There are, to my knowledge, only three serious arguments which attempt to show that theism is false, that is, that God does not exist:

  1. The Argument from Evil, which holds that the existence of unnecessary evil in the world is incompatible with an all-good being, which a perfect being, God, must be.
  2. The Argument from the Unnecessariness of God, which holds that God is unnecessary as an explanation for anything, and therefore is merely a gratuitous hypothesis which, following Ockham’s Razor, we ought not to make.
  3. The Argument from Self-Contradiction, which holds that the concept of “God” is self-contradictory, and therefore, God cannot exist.

All three arguments are notoriously weak and easily refuted:

  1. The Argument from Evil can be highly persuasive as an appeal to emotion.  One points to some horror or tragedy, personal or historical, and demands “How could a good God let this happen?” The honest answer, and the rational one, is that we don’t know, and we aren’t in a position to know the thoughts of an omniscient, omnipotent, and perfect being. Most theists believe that, since God is good, He does not cause or will evil, but only permits or allows it for a sufficiently good reason, which we simply do not (yet, fully) understand.  Nor can the atheist rule out the possibility that whatever evil he regards as “too much” is not, in a way beyond human understanding, for the best when seen from God’s point of view.  The most an atheist could do, it seems, is what Ivan Karamazov does in Dostoevsky’s The Brothers Karamazov, and willfully refuse to accept some evil or another (Ivan cannot accept the suffering of innocent children).  Yet, one of the basic elements of faith, as Christians use that term, is trust in God.  The Argument from Evil may well test one’s faith, but if it convinces, it does not do so as a rational argument. Christians trust that in the end, even though we do not understand how, in the words of St. Julian of Norwich “All will be well, and all will be well, and all manner of thing will be well.”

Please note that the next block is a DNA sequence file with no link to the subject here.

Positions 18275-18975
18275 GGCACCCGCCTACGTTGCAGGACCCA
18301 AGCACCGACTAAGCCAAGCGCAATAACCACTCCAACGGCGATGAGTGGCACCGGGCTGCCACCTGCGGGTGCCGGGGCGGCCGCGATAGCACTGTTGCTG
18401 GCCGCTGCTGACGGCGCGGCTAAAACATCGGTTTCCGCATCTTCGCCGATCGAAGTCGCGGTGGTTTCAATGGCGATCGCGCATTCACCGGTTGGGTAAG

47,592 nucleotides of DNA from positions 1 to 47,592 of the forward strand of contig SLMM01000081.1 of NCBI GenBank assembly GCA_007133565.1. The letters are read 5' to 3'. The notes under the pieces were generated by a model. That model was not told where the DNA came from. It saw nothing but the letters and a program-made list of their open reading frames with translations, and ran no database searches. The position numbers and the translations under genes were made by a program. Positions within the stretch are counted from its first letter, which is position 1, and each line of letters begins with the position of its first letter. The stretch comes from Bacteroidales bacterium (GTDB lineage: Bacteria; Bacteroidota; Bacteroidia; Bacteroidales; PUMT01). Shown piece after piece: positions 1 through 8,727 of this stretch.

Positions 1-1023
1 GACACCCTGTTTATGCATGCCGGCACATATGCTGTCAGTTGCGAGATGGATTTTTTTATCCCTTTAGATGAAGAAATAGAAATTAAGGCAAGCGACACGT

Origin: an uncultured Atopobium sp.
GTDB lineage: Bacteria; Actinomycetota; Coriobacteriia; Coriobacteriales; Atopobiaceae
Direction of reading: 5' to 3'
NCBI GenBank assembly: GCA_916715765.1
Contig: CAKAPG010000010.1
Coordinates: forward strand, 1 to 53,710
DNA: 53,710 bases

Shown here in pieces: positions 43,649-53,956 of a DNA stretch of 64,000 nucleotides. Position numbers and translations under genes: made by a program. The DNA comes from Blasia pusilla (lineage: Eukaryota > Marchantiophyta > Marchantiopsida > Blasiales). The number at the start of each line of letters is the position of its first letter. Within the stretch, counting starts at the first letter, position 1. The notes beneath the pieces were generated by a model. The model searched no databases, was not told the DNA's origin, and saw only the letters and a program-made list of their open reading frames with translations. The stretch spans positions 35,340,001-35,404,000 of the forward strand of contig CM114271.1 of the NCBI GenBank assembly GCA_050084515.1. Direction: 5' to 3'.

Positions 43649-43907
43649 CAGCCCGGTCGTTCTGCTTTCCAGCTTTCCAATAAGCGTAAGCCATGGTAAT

2. The Argument from the Unnecessariness of God fails for two reasons.  As in the Argument from Evil, we simply don’t know enough to be sure that God is not necessary; on the contrary, there is a very strong case that God is necessary as the only possible answer to “The question of Being” namely “Why is there anything at all, and not rather nothing?” But even if we could be sure, which we cannot, that we need not invoke God as an explanation, to infer the nonexistence of God from this is simply a non sequitur.  At most, this argument could aim to show that belief in God is an unreasonable postulate to make, in which case it collapses into the Evidentialist Argument (see below).
  3. And as for the Argument from Self-Contradiction (and also it’s cousin, the Argument that Religious Language is Meaningless), well, no one has ever succeeded in making anything close to a good argument for the notion.  There are of course ways one can define God such that the concept is self-contradictory (and it causes the theist no pain to admit that God so defined does not exist), but no one has ever shown even a good candidate for contradiction in the traditional conceptions of God. The “paradox of omnipotence” which sometimes impresses philosophical beginners is not a paradox at all, once one grasps the fairly basic point that “power to do anything possible” ≠ “power to do things that are impossible.”